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Clusters and Loops of the German Phillips Curve


  • Quaas, Georg
  • Klein, Mathias


A preliminary regression analysis of different versions of the Phillips Curve on the basis of yearly data of the German economy from 1952 to 2004 leads to the conclusion that the original finding might still be of empirical relevance. A simple plot of seasonal adjusted quarterly data between the change of nominal wage rates and the unemployment rate shows a picture similar to that by which Phillips was inspired to his famous discovery: A long-term tendency of a negative, non-linear relationship coupled with minor deviations from this tendency forming sometimes so called loops. At fist sight, the Phillips Curve of Germany comprises clusters of data points and movements between these clusters. The clusters can be analysed and – together with the rest of data – dissolved into 12 (left or right turning) loops and 9 movements between these loops during the period from 1971Q1 to 2009Q4. In spite of the striking differences of these phenomena, a model with one regression equation is sufficient to explain the loops, the movements between the loops and the long-term tendency of the German Phillips Curve. This empirical finding contradicts several aspects with the ruling dogma of a Phillips Curve that broke down in the ‘70s and with the allegedly better fit of its replacements by augmented and modified Phillips Curves.

Suggested Citation

  • Quaas, Georg & Klein, Mathias, 2010. "Clusters and Loops of the German Phillips Curve," MPRA Paper 23094, University Library of Munich, Germany.
  • Handle: RePEc:pra:mprapa:23094

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    References listed on IDEAS

    1. Parkin, Michael, 1970. "Incomes Policy: Some Further Results on the Determination of the Rate of Change of Money Wages," Economica, London School of Economics and Political Science, vol. 37(148), pages 386-401, November.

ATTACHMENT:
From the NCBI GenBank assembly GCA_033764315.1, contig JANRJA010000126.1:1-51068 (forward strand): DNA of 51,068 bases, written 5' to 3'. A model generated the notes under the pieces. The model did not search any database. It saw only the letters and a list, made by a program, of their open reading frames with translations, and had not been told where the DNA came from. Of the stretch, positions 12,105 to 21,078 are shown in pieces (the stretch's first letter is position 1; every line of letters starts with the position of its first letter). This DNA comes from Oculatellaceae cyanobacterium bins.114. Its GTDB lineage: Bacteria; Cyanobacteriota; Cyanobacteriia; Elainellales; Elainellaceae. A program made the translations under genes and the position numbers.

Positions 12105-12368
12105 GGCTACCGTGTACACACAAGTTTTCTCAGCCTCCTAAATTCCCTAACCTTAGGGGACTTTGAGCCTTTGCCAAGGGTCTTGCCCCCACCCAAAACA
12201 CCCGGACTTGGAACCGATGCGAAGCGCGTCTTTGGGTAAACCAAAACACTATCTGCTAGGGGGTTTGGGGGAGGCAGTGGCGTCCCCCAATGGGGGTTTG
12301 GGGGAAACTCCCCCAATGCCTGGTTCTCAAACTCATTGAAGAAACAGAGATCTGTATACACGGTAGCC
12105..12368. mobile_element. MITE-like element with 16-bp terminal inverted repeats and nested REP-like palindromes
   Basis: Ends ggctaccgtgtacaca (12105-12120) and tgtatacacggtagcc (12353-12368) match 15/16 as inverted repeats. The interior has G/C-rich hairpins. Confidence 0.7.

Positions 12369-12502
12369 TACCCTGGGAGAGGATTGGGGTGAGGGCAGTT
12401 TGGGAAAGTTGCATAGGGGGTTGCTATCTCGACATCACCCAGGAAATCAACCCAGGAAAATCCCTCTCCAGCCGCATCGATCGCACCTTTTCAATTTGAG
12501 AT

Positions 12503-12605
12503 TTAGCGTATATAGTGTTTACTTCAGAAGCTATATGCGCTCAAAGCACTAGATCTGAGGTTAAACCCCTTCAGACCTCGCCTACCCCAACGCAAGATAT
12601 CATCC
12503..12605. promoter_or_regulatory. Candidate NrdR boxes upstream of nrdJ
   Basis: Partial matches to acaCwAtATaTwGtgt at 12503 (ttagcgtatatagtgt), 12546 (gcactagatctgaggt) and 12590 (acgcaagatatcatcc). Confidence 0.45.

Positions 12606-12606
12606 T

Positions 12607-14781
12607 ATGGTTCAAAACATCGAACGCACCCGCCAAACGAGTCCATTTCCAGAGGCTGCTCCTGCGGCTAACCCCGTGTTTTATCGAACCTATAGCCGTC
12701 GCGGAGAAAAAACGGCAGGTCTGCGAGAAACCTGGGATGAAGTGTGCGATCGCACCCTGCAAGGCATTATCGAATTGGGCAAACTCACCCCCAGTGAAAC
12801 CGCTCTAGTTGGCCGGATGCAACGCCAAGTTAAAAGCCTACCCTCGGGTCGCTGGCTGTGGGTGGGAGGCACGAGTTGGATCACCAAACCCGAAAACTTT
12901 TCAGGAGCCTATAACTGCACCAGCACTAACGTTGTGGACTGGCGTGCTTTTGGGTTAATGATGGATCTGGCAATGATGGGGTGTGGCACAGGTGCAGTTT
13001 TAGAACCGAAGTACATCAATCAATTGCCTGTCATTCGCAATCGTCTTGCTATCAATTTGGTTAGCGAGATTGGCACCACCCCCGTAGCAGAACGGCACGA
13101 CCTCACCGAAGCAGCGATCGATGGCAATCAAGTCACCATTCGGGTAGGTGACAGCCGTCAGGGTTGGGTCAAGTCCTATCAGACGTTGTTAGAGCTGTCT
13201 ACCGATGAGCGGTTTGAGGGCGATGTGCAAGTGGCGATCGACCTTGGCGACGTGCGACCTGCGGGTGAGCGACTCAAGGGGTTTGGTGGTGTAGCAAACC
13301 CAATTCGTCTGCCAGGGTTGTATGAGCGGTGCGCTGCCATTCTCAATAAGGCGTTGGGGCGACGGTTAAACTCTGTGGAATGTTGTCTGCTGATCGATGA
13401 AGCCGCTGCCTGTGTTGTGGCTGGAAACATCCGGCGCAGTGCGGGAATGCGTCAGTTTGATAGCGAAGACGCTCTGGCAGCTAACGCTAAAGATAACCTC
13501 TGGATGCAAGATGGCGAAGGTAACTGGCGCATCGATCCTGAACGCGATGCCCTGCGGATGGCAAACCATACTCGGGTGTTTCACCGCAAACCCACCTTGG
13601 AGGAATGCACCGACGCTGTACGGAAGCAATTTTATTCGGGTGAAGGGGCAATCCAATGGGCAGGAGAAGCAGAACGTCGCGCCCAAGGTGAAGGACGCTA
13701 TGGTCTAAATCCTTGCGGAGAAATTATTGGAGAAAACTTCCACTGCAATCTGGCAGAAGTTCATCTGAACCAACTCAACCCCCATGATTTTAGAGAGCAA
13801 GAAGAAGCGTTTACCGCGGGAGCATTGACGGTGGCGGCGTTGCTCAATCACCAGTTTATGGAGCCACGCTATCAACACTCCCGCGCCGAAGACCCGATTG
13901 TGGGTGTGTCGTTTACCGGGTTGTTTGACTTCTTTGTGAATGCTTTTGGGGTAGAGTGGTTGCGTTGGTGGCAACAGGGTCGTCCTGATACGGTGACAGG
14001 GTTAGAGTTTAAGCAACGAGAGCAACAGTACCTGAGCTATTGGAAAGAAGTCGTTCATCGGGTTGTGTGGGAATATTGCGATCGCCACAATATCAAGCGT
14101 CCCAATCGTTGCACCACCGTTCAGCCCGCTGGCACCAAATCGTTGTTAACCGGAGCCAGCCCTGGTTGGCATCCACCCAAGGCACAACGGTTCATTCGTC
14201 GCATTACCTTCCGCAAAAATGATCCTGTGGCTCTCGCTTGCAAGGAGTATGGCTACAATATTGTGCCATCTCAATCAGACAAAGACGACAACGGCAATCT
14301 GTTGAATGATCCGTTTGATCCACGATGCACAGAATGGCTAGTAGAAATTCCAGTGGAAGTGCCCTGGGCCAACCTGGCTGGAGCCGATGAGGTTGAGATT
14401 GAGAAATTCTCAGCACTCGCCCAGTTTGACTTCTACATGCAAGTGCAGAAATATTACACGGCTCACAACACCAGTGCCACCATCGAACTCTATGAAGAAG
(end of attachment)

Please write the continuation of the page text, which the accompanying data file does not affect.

2. Liebling, H I & Cluff, A T, 1969. "U.S. Postwar Inflation and Phillips Curves," Kyklos, Wiley Blackwell, vol. 22(2), pages 232-250.
    3. Gunter Steinmann, 1973. "Lohnentwicklung und beschÄftigungsgrad: Die neuauflage der kontroverse zwischen der keynesschen und der neoklassischen theorie bei der diskussion um die Phillips-kurve," Review of World Economics (Weltwirtschaftliches Archiv), Springer;Institut für Weltwirtschaft (Kiel Institute for the World Economy), vol. 109(1), pages 105-120, March.
    4. G. L. Perry, 1964. "The Determinants of Wage Rate Changes and the Inflation-Unemployment Trade-off for the United States," Review of Economic Studies, Oxford University Press, vol. 31(4), pages 287-308.
    5. Edmund S. Phelps, 1968. "Money-Wage Dynamics and Labor-Market Equilibrium," Journal of Political Economy, University of Chicago Press, vol. 76, pages 678-678.
    6. Lipsey, R G & Parkin, J M, 1970. "Incomes Policy: A Re-appraisal," Economica, London School of Economics and Political Science, vol. 37(146), pages 115-138, May.
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    Cited by:

    1. Ansgar Belke & Daniel Gros, 2017. "Greece and the Troika – Lessons from International Best Practice Cases of Successful Price (and Wage) Adjustment," European Journal of Comparative Economics, Cattaneo University (LIUC), vol. 14(2), pages 177-195, December.
    2. Campiglio, Luigi Pierfranco, 2014. "Unbundling the Great European Recession (2009-2013): Unemployment, Consumption, Investment, Inflation and Current Account," MPRA Paper 53002, University Library of Munich, Germany.

    More about this item


    Wages; inflation; unemployment; Phillips curve;

    JEL classification:

    • E24 - Macroeconomics and Monetary Economics - - Consumption, Saving, Production, Employment, and Investment - - - Employment; Unemployment; Wages; Intergenerational Income Distribution; Aggregate Human Capital; Aggregate Labor Productivity
    • E13 - Macroeconomics and Monetary Economics - - General Aggregative Models - - - Neoclassical

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